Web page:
Six Tips for Adapting Children’s Bible Class Activities for Students With Special Needs

Six Tips for Adapting Children's Bible Class Activities for Students With Special Needs - Teach One Reach OneStatistics are showing a huge increase in the number of children who have some sort of special need. There are multiple reasons for this increase, but in any Bible class for kids or teens, you will probably have one or more students who will need you to adapt the lesson or activity in some way. If you fail to make those changes, the children who needed them will often walk away having gained little if anything from the time they spent in class. As a Bible class teacher, you should be passionate about every student learning everything they possibly can from what you are teaching them about God. This means you will often have to adapt your lesson in one or more ways.

Adapting curriculum sounds a bit scary and overwhelming. You may think you need an advanced degree in special education or lots of extra time and money to adapt your Bible class curriculum. In reality though, doing a few simple things can change everything for your students who have special needs.

Here are the top six things you can do to help students with special needs:

  • Ask the student’s parents. Most parents who have a child with special needs are experts in what their child needs in a learning environment. (Parents of preschool children or who are in denial may not be quite as helpful.) They would usually love for you to ask what you can do to help their child learn more easily while in your class. Do be respectful, though. Have the conversation in private in case they don’t want to discuss their child’s needs in front of others. Ask respectful questions. Check back after making needed adaptations to see if they are really helping the child or if you need to make further adjustments. Asking the student’s parents to help you will make the process much quicker and more effective than trial and error.
  • Look at your classroom environment through the eyes of your student. Depending upon the special need of the child, your classroom might need wider aisles to accommodate a wheelchair or supplies on lower shelves for a little person. Some students may need special supplies adapted to meet their physical needs. Make sure your physical classroom environment doesn’t prevent the child from participating in classroom activities (or make it unnecessarily difficult).
  • Check sensory aspects of your lesson and activity. This one is perhaps the toughest to navigate.  In general, the more of a student’s senses you can involve in a lesson or activity, the better. Some children with special needs though have one or more of their senses that function outside of the average range. Some may have senses that are dulled or don’t function at all – like sight or hearing. Others may be hyper-sensitive and find loud noises, bright lights, strong smells and more almost painful. Once again, the parent or the older student is your best source for knowing how to adapt your lesson or activity. If it is a situation where you aren’t aware of an issue or have just met the child, be prepared to adapt the sensory part of your lesson plan in the moment.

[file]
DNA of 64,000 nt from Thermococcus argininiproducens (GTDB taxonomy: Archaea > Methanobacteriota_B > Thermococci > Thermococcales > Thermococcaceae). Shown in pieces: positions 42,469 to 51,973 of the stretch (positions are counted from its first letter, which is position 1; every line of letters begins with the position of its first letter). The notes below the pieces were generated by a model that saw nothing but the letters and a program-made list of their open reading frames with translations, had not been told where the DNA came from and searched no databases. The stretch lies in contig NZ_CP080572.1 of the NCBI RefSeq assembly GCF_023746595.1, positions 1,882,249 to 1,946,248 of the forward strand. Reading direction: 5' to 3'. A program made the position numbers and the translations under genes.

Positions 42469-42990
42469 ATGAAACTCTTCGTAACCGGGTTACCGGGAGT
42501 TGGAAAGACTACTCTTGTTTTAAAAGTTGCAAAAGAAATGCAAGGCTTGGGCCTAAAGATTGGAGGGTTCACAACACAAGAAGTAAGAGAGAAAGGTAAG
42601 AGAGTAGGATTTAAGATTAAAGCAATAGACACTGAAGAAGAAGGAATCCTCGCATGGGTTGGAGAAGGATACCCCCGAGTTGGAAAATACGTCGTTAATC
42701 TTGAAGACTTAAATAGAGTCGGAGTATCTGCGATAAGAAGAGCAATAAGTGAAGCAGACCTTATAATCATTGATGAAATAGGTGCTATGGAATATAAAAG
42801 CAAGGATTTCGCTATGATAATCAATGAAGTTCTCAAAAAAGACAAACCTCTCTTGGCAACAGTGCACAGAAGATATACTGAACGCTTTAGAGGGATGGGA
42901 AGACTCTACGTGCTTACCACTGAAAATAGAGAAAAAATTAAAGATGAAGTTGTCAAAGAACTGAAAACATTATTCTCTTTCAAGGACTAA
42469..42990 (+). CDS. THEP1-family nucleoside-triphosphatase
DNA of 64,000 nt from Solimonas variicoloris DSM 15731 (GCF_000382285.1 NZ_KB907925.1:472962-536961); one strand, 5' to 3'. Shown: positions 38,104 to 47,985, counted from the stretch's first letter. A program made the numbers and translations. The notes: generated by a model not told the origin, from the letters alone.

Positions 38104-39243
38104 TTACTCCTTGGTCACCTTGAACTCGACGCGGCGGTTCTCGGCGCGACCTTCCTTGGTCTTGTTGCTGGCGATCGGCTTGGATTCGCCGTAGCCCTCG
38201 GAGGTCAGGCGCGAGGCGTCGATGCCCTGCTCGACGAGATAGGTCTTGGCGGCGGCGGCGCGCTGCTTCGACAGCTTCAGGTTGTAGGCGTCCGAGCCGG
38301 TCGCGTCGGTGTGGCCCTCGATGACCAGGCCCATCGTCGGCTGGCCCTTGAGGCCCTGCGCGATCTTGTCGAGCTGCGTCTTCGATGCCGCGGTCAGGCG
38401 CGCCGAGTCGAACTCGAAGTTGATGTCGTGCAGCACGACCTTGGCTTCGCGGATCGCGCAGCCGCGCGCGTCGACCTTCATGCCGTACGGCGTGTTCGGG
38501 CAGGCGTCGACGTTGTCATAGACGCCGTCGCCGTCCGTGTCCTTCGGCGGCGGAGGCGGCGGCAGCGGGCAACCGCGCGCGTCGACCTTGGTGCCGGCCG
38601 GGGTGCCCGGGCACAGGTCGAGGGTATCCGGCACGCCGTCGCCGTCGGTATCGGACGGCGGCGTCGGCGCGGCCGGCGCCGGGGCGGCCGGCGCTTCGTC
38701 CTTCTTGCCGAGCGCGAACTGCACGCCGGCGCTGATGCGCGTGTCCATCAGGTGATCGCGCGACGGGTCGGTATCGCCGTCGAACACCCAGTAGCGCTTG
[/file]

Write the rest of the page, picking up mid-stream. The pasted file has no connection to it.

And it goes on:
• Eliminate as much student reading and writing as possible. This is one of our standard suggestions for all Bible classes. Academic issues are not always obvious and many children bear permanent scars from being expected to read and/or write things beyond their abilities in Bible class. Since you are more concerned about the spiritual learning than the academic progress of your students, there really is no reason to risk embarrassing a student by including a lot of reading and writing activities. In fact, most activities requiring a lot of reading and writing aren’t the most effective ways for any of your students to learn Bible lessons and should be adapted anyway.
  • Be aware of social issues. Some children with special needs may also have one or more issues with social interaction. This is important not only for student relationships, but also potential activities. If you have a student who is socially awkward for any reason, think carefully before giving out partner or group projects or playing games. If not handled well, these situations can cause even more social problems and frustration and embarrassment for many of your students. Often, after talking with parents and/or students you can find strategies that will allow you to continue these activities in ways that can be enjoyed by everyone.
  • Prepare for transitions. Transitions are something rarely discussed in the context of a Bible class. Most of us only have 45 minutes to an hour of class time. Whether you realize it or not though, any time your students change positions (like standing for a song or moving locations in the room) or activities (from Bible story to activity), that is a transition. Students with special needs may need extra time, assistance or cues to help them navigate these transitions well. If your students all seem to transition at the same pace and without difficulties, then continue with what is already working for your class.

Making a few changes in your Bible lessons and activities can mean students with special needs learn as much from your class as any other student. Whatever you do, NEVER sit a child with special needs to the side and just give a coloring sheet to him or her. That is definitely not the way to live out the Golden Rule as a teacher. Taking a little extra time and effort and making your class one in which everyone can participate and learn is definitely worth it!

 

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